I think; therefore I am. And not even a demon, a great imagined threat could disturb this axiom. I am aware of my thoughts, the consciousness of the self thinking something, and even if such thoughts are unclear, delusional and false they are my thoughts none the less; I must be real if I am creating such thoughts regardless of their status.
But a demon is not real as it is a hypothetical creature borrowed loosely from various myths and religious cosmologies. The imagined threat is never as visceral, real and brutal as what comes to be in the actual world.
Descartes was mentally incapable to imagine a real world where all truths and reality itself could be stripped to the bone. Such is the great failure of any single person's imagination in the formation of grand philosophical systems or any cartography of the world. Reality, the potential for the new, the building of the future, the ceaseless manipulation of the past that contracts and expands falling apart in our hands is the work of something far beyond the insignificance of the individual's imagination. Imagination releases thoughts like semen into the world, absolutely worthless, to be discarded like waste and filth; it takes the seminal energies of humanity, in a dynamic complex, and the fertile womb of the physical world that, itself too, interacts with such a complex of thoughts aborting and nurturing at random.
The simple imagination of one man was far from the real threat that could actually manifest itself far beyond the potential of any one individual imagination. "Gott ist tot," Nietzsche declared through the character of the madman in the market place; he wanted us all to realize the death of God in the Western world, and foresaw, in his limited ability to conceive, a world of nihilistic brutality. His individual imagination, though capturing the horror of a Godless world, was incapable of imagining the level at which such a dynamic of human energy and a fertile womb could create real history. Endless blood and semen of hundreds of millions lubricating the engines of tanks and planes in world wars, and ovens igniting flesh, boiling fat and covering everything in a burnt gristle.
Descartes, and his individual imagination, could not conceive of a world where everything could sincerely be doubted. He is almost as a jester with the threat of the demon that acts more as an annoyance to be overcome rather than a threat that leaves us overcome with anxiety -- what simplicity in retrospect!
The world we live in now is a world where the real is absolutely impossible. The demon never revealed himself to try and rob us of our reality and remains just a hypothetical for young philosophers to counter, allowing them access to the world, nominally in petty argument. Technology is the "demon" that Descartes could not conceive as an individual of limited imagination; far more pernicious and all-encompassing, a reality of something that was possible for the humbler forms of humanity living in relation to a natural world, brought to death and life, brought to reality through the breath and encompassing of the forest, dessert or ocean.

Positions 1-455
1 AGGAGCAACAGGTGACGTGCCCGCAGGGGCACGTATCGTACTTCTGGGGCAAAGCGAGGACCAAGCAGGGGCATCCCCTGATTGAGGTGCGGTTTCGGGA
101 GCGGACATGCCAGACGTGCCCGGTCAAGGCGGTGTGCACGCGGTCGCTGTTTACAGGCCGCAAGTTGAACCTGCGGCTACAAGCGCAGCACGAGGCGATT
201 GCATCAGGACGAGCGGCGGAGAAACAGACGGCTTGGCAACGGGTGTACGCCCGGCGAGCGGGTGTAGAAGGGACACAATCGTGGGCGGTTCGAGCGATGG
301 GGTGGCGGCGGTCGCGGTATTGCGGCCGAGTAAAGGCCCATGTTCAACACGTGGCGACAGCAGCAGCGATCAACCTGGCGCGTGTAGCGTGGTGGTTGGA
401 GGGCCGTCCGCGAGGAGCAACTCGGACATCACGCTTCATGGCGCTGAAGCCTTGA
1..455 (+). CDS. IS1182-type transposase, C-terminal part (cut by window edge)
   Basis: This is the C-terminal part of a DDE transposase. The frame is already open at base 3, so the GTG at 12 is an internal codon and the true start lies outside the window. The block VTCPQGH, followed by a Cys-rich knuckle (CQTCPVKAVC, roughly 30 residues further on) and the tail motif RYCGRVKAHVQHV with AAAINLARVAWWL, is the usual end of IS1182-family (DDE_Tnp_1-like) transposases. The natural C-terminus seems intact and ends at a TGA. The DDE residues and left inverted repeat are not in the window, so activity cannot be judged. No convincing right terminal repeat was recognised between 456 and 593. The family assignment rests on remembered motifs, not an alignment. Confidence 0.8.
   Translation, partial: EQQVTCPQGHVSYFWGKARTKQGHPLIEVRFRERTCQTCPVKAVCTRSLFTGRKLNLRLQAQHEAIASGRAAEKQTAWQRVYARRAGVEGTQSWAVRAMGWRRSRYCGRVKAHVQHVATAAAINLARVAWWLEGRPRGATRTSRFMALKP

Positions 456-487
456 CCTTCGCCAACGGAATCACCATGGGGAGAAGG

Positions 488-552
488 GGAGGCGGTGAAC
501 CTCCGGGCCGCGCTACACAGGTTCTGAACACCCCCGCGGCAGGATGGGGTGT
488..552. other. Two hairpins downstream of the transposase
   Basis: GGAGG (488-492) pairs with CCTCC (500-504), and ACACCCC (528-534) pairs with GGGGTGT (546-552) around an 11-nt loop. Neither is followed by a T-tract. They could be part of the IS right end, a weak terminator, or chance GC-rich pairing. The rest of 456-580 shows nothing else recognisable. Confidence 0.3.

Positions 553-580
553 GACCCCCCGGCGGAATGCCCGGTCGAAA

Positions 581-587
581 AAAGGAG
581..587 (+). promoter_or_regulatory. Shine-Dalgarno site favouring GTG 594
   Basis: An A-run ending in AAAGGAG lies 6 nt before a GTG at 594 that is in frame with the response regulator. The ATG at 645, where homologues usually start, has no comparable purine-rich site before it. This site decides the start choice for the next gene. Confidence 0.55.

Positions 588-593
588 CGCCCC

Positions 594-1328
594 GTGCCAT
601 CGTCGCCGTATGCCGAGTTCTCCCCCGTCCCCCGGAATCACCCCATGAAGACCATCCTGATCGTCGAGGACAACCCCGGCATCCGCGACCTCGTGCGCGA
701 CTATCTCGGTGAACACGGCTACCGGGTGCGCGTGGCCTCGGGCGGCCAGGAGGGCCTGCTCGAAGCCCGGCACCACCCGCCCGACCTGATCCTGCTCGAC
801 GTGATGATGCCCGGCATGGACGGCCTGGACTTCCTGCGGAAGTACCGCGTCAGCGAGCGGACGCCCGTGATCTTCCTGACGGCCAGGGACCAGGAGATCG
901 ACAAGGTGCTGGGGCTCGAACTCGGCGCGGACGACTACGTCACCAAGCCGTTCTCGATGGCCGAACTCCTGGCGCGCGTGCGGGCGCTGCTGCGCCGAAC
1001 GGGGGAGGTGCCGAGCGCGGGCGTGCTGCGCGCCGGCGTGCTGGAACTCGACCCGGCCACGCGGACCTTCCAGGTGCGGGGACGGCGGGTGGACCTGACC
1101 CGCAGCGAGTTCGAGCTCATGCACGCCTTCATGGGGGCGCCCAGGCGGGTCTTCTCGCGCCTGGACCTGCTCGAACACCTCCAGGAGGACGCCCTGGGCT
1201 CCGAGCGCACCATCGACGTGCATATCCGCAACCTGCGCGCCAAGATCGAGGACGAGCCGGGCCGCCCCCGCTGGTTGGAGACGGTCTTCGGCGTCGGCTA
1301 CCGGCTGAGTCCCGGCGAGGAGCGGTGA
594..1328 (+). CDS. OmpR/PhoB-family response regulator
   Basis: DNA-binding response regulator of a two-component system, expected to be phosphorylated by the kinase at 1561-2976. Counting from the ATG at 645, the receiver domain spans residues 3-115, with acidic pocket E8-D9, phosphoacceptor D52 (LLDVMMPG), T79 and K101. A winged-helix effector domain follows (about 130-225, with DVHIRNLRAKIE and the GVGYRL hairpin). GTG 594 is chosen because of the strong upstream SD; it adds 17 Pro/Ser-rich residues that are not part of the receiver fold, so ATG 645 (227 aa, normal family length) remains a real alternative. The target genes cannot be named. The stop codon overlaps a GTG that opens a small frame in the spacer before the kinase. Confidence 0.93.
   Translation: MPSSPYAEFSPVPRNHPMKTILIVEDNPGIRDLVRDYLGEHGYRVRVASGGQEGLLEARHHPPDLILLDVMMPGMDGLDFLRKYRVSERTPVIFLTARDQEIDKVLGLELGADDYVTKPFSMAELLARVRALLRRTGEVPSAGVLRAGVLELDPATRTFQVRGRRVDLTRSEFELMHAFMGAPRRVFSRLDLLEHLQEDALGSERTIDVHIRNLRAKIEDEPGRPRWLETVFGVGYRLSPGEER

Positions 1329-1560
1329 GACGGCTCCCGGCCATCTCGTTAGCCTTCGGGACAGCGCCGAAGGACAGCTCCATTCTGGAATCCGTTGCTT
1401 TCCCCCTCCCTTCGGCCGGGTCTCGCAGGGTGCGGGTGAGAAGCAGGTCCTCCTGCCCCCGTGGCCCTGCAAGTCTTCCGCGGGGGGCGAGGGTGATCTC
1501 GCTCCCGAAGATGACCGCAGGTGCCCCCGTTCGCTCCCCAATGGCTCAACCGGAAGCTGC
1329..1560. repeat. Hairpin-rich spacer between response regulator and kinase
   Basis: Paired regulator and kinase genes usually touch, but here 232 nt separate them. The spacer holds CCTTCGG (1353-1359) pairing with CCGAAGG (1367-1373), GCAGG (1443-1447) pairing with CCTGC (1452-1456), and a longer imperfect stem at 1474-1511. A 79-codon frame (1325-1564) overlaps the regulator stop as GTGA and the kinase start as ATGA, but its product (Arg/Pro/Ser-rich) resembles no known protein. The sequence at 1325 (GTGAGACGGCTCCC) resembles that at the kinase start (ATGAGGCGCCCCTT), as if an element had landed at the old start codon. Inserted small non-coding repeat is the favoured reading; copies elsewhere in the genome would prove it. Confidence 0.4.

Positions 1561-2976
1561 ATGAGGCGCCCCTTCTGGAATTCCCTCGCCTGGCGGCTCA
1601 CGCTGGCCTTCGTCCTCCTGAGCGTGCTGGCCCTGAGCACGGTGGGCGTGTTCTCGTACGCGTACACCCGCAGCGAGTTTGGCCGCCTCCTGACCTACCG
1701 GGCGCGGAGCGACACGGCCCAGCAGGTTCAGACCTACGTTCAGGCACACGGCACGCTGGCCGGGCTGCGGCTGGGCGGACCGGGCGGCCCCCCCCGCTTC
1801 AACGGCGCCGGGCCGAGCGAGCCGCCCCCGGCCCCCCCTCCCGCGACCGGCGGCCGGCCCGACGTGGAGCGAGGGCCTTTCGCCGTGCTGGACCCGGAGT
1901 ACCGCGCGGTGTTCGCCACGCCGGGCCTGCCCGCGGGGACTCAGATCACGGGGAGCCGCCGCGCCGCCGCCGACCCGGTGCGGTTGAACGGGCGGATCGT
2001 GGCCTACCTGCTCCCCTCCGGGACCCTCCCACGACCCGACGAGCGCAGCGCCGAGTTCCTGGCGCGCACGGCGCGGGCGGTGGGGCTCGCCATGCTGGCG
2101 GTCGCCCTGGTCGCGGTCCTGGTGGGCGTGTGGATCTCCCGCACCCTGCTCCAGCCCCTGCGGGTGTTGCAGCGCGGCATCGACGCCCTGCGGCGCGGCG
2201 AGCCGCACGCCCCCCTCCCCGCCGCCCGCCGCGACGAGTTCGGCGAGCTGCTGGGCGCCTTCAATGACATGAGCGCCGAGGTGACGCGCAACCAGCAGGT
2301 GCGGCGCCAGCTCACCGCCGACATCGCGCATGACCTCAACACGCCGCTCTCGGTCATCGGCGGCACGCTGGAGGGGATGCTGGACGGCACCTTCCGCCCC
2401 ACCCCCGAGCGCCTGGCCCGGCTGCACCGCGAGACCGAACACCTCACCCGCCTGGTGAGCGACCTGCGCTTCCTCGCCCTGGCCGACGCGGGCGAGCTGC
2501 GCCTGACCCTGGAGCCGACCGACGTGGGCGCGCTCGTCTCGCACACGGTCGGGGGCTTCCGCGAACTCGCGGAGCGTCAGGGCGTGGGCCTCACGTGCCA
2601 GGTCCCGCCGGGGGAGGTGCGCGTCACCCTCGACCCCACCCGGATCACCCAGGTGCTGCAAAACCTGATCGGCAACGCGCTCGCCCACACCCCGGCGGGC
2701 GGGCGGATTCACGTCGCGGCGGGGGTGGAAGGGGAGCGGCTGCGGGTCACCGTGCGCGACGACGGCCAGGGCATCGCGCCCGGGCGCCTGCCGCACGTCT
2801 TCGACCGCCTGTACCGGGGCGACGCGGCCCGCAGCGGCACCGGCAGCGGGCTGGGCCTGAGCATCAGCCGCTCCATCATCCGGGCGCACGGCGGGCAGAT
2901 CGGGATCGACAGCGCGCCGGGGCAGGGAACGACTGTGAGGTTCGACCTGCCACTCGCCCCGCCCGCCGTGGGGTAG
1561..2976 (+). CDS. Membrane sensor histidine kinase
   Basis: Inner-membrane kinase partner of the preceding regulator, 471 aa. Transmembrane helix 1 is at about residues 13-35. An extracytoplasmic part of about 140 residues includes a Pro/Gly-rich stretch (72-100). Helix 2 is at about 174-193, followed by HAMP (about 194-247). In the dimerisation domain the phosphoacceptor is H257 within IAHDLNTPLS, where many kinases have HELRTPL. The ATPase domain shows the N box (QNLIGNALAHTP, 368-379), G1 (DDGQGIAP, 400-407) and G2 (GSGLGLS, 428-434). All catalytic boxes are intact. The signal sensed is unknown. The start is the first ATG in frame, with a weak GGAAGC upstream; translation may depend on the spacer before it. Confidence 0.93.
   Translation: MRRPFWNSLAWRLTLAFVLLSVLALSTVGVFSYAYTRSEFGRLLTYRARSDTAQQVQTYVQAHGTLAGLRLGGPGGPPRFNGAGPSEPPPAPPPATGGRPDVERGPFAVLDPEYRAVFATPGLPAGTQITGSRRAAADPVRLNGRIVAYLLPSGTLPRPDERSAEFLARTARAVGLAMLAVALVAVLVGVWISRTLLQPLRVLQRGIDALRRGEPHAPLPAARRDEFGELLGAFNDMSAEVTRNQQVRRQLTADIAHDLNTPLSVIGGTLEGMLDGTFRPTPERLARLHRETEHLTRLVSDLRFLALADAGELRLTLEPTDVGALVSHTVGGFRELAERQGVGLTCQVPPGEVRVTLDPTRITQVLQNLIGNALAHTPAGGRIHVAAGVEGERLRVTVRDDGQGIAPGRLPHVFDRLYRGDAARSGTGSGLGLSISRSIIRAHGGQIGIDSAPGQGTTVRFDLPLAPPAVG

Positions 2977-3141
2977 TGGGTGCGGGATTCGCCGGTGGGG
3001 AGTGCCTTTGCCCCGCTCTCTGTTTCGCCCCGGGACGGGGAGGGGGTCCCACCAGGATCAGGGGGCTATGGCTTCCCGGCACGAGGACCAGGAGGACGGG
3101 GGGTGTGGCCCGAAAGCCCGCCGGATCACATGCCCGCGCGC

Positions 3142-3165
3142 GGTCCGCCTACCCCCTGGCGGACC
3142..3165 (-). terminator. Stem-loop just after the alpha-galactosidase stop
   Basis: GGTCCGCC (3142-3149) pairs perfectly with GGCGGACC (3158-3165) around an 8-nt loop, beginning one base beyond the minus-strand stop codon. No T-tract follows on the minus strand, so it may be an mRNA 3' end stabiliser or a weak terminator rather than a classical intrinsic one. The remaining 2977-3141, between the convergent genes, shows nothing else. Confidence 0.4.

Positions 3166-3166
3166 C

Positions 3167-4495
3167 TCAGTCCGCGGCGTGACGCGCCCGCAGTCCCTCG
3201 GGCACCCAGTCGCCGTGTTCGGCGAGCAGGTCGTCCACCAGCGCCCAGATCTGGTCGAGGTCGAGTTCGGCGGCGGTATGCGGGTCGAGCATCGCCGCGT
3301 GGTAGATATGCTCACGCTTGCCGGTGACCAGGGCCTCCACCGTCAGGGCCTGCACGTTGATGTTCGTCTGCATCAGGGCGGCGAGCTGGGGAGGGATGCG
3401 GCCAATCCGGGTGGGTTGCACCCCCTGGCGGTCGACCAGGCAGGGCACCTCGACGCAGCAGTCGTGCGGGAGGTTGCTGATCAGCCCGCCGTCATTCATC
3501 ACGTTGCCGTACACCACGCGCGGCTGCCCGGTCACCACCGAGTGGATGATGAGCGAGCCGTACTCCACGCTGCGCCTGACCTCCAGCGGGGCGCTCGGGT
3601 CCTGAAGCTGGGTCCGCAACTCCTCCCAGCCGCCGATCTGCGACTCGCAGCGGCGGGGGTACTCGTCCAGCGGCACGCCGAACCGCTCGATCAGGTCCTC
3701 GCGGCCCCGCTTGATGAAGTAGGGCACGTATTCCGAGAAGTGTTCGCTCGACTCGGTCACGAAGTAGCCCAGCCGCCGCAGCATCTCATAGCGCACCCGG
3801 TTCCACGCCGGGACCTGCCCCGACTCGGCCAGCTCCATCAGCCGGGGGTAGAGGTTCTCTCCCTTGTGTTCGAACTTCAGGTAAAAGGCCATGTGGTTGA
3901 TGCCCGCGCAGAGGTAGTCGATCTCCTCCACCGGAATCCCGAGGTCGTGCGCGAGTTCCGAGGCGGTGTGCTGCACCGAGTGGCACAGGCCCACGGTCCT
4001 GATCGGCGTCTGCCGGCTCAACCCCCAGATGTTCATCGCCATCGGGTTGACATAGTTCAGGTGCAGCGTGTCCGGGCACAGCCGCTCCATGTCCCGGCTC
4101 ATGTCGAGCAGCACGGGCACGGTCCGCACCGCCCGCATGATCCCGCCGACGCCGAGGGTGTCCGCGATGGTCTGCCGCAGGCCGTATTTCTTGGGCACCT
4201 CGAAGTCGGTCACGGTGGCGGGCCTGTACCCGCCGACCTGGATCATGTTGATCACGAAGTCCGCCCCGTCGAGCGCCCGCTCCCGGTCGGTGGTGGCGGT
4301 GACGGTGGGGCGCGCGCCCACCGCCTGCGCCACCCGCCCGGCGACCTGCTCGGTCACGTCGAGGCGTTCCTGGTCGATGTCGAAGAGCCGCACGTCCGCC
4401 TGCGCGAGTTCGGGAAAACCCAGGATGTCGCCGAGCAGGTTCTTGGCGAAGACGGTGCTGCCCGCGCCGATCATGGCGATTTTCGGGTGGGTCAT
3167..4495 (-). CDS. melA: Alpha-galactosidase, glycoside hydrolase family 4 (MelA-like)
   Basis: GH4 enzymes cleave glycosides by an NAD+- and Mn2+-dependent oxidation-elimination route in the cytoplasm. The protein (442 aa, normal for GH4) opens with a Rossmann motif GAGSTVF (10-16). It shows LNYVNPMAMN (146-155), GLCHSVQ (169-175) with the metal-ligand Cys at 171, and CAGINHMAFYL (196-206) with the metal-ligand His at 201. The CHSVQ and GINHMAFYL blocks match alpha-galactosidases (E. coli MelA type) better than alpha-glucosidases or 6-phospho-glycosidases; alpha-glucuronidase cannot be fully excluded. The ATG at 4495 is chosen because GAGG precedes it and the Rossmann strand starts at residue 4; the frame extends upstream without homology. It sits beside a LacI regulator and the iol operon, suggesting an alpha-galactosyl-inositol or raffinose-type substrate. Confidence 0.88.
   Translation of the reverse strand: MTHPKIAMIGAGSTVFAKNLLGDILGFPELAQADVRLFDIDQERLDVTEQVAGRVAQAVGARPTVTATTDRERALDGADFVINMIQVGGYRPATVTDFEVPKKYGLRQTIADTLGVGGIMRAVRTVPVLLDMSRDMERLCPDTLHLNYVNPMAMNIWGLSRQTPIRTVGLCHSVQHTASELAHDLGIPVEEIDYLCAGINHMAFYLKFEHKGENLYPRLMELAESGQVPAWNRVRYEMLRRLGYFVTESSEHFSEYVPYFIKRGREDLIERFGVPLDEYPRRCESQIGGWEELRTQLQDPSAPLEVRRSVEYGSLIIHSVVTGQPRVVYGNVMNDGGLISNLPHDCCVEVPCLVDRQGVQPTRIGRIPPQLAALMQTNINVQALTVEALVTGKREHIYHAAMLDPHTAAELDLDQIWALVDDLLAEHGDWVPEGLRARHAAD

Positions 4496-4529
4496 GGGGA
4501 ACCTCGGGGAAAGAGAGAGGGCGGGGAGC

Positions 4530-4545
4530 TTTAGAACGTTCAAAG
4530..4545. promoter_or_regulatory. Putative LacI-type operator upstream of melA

Now we are in a world that is fed to us by technological production. All senses have been analyzed, all faculties considered, and all of our products are made to plug them all up and satisfy them in deprivation chambers of satiety. Most of these things though are ideological manifestations of things rather than the real things themselves, that still remain in our collective minds from our roots of a humanity long passed. A tomato was once real, we knew all of his components, how it grew, where it grew -- we grew it ourselves, watching the slow, natural process and we consumed thankfully. Now tomatoes are engineered in a genetics lab to attempt to capture this confused, notional, nominal conception of a tomato, grown in inconceivable fields of endless, homogenized crops, covered in pesticides that kill and stop all interactions with the world, fertilized in engineered fertilizers that allow crops to grow on soil with no nutrients, ripened in chambers with ethylene gas, grouped together with tomatoes from a hundred other farms, shipped across oceans and countries, sometimes frozen, thawed and delivered to the grocery store to sit on a shelf so you can grab it thoughtlessly -- "oh, a tomato, I need that." That tomato in the consumerist capitalist world may as well be a hallucination of a schizophrenic. The process by which it has arrived to you is so abnormal, and robs it of most of the nutrients and the qualities that make a tomato real to a human body, that this tomato you have is just satiating your old notion of what a tomato. You had nothing to do with its creation, you have no idea how it was created, what is the natural process by which a tomato is created, you are blind, dumb and deaf to the world and are in a deprivation chamber of satiety. The only role you play in this "world" is to continue to believe that it is real, and that you desire to be sated by it so you participate in it, and give it your seminal energy, your blood and the only way you can show value for anything in this system is by giving your money to whomever needs it to create more contraptions to stick in your orifices.
What does it matter that you know you exist -- Cogito ergo sum? I think; therefore I am. I know I exist but I exist in this "demon's" world no longer as a hypothesis!